If the final text of the Paris climate agreement is adopted by 195 countries in Paris, world leaders will have agreed to limit the average rise in global temperatures to “well below 2 °C above preindustrial levels,” and supports efforts to limit it to 1.5°C, which is a more aggressive target than first expected.
To help guide us to this temperature goal, the agreement also spells out a “long-term” target on greenhouse gas emissions. It tells countries to aim to peak their emissions “as soon as possible,” while allowing that developing nations will take longer to reach their peak than developed ones:
Parties aim to reach global peaking of greenhouse gas emissions as soon as possible, recognizing that peaking will take longer for developing country Parties, and to undertake rapid reductions thereafter in accordance with best available science, so as to achieve a balance between anthropogenic emissions by sources and removals by sinks of greenhouse gases in the second half of this century, on the basis of equity, and in the context of sustainable development and efforts to eradicate poverty.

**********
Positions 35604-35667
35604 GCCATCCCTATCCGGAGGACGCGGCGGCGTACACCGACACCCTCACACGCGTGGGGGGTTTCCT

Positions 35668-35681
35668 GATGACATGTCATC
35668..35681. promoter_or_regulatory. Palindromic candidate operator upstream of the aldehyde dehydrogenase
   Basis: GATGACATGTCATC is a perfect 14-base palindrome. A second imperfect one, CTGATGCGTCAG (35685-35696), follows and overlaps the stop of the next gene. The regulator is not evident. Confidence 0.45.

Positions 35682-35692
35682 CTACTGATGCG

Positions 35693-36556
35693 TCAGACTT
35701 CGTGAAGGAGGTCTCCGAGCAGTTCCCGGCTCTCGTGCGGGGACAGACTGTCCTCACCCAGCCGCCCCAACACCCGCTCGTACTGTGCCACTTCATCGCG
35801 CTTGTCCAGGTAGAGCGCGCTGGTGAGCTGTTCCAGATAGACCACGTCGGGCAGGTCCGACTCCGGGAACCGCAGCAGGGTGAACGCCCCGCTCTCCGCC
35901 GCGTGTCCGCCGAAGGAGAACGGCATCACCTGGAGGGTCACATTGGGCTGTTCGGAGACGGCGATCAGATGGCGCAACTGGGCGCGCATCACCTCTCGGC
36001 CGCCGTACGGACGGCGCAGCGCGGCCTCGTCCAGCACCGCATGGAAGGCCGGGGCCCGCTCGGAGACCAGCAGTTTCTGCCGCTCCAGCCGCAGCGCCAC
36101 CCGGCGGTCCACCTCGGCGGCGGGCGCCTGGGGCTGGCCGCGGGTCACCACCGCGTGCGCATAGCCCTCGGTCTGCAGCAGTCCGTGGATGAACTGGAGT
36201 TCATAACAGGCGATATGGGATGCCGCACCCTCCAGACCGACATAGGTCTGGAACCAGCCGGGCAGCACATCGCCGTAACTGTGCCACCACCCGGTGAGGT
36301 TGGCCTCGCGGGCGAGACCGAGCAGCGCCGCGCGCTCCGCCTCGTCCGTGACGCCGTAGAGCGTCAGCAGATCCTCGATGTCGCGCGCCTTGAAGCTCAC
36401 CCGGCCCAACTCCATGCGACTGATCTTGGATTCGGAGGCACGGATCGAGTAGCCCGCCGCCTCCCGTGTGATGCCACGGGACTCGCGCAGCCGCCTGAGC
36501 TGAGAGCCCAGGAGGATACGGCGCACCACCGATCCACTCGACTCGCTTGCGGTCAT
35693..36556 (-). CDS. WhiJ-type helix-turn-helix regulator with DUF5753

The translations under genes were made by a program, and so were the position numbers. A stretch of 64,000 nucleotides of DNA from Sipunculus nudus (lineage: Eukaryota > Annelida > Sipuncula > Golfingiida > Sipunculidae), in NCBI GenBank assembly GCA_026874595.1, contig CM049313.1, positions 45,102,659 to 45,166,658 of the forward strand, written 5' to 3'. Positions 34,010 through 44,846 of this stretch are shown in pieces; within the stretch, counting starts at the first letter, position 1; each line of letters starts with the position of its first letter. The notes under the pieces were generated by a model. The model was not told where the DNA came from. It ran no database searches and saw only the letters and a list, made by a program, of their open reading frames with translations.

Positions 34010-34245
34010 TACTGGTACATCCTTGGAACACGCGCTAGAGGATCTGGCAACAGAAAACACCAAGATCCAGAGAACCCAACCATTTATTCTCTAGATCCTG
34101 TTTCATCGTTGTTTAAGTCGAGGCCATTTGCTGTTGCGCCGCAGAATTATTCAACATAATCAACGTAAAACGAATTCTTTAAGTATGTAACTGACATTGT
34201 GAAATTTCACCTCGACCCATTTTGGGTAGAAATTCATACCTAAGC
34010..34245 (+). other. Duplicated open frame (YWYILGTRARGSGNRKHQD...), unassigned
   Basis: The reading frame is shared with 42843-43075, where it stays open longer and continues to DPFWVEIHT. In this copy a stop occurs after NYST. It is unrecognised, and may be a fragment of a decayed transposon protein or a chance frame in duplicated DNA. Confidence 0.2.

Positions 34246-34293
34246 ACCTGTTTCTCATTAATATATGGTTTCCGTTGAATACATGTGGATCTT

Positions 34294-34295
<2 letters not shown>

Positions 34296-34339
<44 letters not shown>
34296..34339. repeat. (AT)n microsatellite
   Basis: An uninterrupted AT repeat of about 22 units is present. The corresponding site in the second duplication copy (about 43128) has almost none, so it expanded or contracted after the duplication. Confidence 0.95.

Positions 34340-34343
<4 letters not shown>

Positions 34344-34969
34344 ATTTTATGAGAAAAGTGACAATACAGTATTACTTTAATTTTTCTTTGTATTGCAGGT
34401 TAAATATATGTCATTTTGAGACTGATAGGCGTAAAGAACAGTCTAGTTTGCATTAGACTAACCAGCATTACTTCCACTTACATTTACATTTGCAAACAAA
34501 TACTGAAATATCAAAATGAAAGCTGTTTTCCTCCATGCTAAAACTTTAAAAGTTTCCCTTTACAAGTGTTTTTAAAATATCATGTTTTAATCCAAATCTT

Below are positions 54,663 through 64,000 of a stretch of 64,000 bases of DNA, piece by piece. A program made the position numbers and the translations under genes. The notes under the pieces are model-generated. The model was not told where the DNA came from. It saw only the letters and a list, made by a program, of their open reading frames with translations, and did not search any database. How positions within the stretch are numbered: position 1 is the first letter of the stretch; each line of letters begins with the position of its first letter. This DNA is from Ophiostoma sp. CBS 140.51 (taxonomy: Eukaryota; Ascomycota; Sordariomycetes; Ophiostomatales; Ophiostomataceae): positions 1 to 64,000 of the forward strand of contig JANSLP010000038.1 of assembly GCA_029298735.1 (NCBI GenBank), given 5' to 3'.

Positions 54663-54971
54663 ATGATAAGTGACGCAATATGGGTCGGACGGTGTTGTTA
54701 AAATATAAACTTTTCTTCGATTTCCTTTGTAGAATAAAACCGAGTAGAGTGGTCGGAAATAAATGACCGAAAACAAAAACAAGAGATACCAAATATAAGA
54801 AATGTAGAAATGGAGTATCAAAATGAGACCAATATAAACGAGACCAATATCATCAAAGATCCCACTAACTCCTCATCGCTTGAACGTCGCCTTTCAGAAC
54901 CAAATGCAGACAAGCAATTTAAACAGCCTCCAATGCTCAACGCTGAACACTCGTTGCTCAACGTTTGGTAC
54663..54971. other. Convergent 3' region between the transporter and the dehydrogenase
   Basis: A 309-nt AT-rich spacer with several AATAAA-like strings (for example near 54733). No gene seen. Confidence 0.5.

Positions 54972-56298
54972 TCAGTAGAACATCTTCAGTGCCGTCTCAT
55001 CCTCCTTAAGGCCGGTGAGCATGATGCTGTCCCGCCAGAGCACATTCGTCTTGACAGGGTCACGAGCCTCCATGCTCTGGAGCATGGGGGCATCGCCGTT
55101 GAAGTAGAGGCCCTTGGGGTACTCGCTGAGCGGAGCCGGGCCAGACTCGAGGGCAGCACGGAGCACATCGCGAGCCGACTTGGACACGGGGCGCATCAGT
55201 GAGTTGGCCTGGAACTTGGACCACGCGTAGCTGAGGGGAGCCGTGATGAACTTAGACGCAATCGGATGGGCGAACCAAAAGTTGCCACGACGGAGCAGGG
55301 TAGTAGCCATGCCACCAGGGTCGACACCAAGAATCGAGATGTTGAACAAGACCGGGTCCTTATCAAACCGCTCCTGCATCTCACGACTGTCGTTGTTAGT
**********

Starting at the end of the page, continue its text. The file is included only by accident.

This is a slight tweaking of the draft that came before it, which called for nations to reach “emissions neutrality” in the second half of the century. The new version instead calls for countries to “achieve a balance” on emissions and land-use after 2050.
The one disappointing part is that there is no firm timeline spelled out. World Resources Institute’s Jennifer Morgan still called the goal “transformational.”